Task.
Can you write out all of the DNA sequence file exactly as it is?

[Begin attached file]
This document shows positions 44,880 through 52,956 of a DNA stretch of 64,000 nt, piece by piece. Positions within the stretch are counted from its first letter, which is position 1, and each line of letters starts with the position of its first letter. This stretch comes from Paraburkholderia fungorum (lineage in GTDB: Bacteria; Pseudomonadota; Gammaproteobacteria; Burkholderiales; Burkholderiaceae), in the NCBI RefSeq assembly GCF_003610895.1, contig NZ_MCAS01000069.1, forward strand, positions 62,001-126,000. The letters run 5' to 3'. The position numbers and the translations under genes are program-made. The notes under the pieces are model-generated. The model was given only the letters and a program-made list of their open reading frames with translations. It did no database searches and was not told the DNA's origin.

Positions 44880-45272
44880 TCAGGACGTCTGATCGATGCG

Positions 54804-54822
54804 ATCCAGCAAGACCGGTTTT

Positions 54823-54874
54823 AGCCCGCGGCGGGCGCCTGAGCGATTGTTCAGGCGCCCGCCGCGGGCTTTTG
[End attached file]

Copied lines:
This document shows positions 44,880 through 52,956 of a DNA stretch of 64,000 nt, piece by piece. Positions within the stretch are counted from its first letter, which is position 1, and each line of letters starts with the position of its first letter. This stretch comes from Paraburkholderia fungorum (lineage in GTDB: Bacteria; Pseudomonadota; Gammaproteobacteria; Burkholderiales; Burkholderiaceae), in the NCBI RefSeq assembly GCF_003610895.1, contig NZ_MCAS01000069.1, forward strand, positions 62,001-126,000. The letters run 5' to 3'. The position numbers and the translations under genes are program-made. The notes under the pieces are model-generated. The model was given only the letters and a program-made list of their open reading frames with translations. It did no database searches and was not told the DNA's origin.

Positions 44880-45272
44880 TCAGGACGTCTGATCGATGCG

Positions 54804-54822
54804 ATCCAGCAAGACCGGTTTT

Positions 54823-54874
54823 AGCCCGCGGCGGGCGCCTGAGCGATTGTTCAGGCGCCCGCCGCGGGCTTTTG